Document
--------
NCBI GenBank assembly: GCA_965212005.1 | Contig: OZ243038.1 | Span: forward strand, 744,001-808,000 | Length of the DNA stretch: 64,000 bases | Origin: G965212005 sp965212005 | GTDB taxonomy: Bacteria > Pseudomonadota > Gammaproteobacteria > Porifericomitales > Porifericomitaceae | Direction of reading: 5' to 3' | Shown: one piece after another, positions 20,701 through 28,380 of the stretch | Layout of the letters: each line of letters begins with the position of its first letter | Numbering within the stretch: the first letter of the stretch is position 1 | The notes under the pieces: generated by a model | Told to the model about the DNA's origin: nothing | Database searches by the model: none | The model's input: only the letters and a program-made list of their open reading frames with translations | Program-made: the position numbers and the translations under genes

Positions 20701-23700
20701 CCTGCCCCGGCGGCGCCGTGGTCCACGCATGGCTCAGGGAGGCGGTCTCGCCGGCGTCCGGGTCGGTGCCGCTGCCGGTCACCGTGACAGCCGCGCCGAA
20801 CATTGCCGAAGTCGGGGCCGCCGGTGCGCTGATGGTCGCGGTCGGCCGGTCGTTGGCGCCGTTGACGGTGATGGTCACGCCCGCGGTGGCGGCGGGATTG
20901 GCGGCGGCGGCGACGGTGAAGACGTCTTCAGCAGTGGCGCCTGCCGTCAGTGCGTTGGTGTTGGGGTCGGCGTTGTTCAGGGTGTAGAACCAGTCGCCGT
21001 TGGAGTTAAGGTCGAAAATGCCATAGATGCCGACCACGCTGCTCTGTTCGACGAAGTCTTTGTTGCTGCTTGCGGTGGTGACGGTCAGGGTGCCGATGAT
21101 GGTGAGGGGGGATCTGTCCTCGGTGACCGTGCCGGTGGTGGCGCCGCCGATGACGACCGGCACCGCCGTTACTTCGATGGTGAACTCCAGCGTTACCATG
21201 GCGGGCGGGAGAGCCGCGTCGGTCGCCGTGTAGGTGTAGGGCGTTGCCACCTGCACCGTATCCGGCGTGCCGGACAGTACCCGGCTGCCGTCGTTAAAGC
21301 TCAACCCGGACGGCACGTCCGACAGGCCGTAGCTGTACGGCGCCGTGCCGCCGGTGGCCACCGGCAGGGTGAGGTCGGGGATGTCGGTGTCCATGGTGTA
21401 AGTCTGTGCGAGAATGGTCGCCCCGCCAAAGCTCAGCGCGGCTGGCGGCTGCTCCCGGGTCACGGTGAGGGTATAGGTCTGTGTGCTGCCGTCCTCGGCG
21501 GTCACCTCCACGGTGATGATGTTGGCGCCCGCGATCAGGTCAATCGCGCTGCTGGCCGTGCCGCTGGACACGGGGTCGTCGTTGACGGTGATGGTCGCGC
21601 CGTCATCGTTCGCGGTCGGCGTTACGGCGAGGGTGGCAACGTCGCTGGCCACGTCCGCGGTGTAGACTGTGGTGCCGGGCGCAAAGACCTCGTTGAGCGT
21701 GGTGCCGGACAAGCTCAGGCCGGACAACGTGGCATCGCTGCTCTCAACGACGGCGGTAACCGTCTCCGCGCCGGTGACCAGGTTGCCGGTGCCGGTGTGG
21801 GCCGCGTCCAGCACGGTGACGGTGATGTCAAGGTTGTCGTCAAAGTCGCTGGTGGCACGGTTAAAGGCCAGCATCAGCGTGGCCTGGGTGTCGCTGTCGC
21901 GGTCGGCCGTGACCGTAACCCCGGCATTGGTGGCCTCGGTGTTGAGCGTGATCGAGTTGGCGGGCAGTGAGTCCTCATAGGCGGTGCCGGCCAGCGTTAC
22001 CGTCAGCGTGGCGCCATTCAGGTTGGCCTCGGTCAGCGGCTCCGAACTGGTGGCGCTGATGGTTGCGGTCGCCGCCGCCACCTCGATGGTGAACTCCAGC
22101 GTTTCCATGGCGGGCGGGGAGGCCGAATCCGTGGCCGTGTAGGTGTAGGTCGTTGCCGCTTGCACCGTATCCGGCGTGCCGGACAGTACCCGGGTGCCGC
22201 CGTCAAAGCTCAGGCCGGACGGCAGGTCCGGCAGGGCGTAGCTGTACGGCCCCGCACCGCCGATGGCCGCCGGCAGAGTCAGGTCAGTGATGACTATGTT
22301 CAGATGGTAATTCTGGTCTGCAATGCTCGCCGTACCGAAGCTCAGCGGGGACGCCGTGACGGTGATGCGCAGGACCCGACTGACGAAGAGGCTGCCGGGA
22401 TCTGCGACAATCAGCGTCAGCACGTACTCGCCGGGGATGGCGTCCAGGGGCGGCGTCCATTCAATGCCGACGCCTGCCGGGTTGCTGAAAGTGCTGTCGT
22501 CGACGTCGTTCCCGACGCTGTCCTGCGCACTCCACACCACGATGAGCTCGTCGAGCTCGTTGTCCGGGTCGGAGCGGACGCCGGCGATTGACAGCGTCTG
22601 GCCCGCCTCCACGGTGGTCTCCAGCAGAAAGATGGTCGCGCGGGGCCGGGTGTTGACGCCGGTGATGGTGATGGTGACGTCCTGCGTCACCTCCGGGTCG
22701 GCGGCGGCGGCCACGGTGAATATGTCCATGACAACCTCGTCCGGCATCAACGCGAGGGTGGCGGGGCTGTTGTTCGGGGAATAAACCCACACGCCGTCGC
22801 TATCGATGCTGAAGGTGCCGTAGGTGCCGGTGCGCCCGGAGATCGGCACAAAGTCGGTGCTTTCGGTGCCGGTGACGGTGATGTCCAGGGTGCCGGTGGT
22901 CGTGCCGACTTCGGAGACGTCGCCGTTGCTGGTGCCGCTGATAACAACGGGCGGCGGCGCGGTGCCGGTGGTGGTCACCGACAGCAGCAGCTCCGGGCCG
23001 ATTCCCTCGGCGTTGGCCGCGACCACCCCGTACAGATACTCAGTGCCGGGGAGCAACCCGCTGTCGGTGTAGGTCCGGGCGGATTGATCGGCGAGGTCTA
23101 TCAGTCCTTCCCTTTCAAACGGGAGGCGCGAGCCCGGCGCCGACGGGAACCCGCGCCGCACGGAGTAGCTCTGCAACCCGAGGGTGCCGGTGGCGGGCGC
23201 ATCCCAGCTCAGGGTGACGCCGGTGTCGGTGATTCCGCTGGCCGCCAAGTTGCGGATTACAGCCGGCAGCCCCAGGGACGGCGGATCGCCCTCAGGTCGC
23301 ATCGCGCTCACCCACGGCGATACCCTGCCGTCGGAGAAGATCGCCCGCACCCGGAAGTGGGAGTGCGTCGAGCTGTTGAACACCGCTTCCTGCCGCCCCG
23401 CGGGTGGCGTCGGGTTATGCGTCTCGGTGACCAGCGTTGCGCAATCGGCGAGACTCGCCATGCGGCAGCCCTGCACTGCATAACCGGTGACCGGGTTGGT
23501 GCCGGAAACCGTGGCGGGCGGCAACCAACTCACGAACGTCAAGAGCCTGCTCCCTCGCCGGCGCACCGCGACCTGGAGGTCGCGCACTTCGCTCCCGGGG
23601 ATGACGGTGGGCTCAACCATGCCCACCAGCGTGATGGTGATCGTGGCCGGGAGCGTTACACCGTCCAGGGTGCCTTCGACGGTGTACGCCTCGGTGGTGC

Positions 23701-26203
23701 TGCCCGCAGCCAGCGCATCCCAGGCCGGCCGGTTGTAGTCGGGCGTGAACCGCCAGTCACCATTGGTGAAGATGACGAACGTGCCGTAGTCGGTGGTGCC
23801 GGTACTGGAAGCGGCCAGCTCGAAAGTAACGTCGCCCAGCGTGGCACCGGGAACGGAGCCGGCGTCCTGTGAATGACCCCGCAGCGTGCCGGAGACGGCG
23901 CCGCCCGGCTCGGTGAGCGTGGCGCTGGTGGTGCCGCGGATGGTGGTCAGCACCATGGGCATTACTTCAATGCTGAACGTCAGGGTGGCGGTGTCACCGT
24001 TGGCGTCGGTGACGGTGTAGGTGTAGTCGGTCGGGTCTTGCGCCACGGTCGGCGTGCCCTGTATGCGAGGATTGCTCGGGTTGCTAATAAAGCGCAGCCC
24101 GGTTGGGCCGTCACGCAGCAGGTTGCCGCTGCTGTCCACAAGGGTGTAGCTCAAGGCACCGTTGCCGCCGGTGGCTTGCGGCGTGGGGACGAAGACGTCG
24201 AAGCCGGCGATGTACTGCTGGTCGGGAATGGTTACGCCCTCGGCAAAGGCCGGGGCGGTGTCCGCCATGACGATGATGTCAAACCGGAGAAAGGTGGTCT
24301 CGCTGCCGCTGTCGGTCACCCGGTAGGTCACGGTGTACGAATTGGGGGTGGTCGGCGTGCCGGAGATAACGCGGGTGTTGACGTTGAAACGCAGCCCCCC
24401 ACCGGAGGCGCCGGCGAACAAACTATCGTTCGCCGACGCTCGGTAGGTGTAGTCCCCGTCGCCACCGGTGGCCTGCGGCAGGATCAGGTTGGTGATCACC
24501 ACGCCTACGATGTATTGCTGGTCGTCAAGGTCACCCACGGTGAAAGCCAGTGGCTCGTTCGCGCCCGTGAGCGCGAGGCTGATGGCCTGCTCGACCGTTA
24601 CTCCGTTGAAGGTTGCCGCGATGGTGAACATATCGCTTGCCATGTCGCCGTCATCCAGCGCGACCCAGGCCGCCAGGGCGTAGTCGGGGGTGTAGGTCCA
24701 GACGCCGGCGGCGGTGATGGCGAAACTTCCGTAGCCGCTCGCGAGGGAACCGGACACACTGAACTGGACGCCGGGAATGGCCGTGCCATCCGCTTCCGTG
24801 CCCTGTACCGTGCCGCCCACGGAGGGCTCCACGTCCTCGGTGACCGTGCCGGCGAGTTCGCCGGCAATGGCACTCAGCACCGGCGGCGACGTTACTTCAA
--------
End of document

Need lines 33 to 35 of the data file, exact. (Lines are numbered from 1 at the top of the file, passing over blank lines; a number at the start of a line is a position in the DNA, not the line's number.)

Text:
Positions 23701-26203
23701 TGCCCGCAGCCAGCGCATCCCAGGCCGGCCGGTTGTAGTCGGGCGTGAACCGCCAGTCACCATTGGTGAAGATGACGAACGTGCCGTAGTCGGTGGTGCC
23801 GGTACTGGAAGCGGCCAGCTCGAAAGTAACGTCGCCCAGCGTGGCACCGGGAACGGAGCCGGCGTCCTGTGAATGACCCCGCAGCGTGCCGGAGACGGCG